gamma-alumina platinum composite may be placed in a
necessary to use large amount sof hydrogen halide pro
moters along with free Friedel-Crafts metal halides such 45 glass or steel tube in a furnace, the composite may then
be pretreated with hydrogen chloride and hydrogen, fol
as aluminum chloride. While the use of hydrogen halide
lowing which the furnace is brought to the desired heat
promoters with the catalyst compositions of the present
ing temperature and vapors of the Friedel-Crafts metal
invention is not meant to be excluded, it has been found
halide such as aluminum chloride passed thereover. The
unnecessary to utilize them in such large quantities and
preparation of such a composite will be set forth in fur
in some cases in any quantity to obtain satisfactory re- ,
ther detail in the examples.
sults from these compositions.
The catalysts prepared in accordance with the present
As set forth hereinabove, the composite of refractory
method may be utilized for effecting various reactions
oxide containing a reduced hydrogenation component
of organic compounds and particularly of hydrocarbons.
and Friedel-Crafts metal halide is heated at a tempera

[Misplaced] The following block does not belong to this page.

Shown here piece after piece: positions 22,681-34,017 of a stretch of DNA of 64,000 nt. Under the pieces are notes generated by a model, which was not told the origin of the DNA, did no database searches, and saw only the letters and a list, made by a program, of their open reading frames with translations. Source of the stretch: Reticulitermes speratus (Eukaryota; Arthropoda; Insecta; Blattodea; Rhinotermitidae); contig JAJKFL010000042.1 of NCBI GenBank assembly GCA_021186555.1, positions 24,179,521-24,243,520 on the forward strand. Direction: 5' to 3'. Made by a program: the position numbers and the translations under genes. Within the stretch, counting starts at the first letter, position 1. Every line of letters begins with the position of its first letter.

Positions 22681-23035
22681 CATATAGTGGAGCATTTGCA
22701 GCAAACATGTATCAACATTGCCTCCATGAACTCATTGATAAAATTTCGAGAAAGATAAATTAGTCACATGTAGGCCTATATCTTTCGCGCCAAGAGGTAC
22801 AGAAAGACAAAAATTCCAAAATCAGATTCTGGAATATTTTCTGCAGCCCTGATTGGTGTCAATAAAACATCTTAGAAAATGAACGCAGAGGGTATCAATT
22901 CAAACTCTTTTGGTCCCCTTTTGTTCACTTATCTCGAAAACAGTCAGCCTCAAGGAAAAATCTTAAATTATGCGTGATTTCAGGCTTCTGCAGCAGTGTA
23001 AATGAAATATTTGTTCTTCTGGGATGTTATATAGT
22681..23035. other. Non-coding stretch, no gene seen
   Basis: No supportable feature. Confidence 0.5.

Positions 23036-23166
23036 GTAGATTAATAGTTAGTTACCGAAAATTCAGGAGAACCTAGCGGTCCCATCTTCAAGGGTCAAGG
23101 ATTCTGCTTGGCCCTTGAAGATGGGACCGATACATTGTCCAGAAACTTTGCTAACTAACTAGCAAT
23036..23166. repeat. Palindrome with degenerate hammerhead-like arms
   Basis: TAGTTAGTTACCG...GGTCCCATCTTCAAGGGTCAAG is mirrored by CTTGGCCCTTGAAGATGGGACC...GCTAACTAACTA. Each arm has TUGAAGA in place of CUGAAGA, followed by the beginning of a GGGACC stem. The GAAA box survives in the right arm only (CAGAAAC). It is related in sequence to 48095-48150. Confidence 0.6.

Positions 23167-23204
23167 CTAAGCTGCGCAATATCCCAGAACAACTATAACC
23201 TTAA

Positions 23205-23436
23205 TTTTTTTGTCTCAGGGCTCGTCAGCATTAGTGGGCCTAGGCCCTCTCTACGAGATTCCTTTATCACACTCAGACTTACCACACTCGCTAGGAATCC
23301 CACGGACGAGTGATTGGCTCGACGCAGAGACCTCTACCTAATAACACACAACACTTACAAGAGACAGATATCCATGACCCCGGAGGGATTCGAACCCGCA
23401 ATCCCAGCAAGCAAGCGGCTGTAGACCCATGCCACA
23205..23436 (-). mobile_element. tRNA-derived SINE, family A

These reactions include (A) condensation reactions in
ture above about 400° C. for a time su?icient to remove
which two molecules, which may be the same or different,
therefrom any unreacted Friedel-Cr-afts metal halide.
will condense to form larger size molecules, (B) de
The exact temperature to be utilized, will depend upon
structive reactions in which a molecule is decomposed
the boiling point or sublimation temperature of the par
into a smaller size molecule or into two or, more mole
ticular-Friedel-Cr-afts metal halide utilized. In general,
particularly with aluminum chloride, temperatures of 60 cules, (C) rearrangement reactions as, for example, iso
merization, (D) disproportionation reactions in which a
about 400° to about 700° C. in times of from about 1
radical is transferred from one molecule to another, (E)
to about 48 hours are satisfactory. Furthermore, the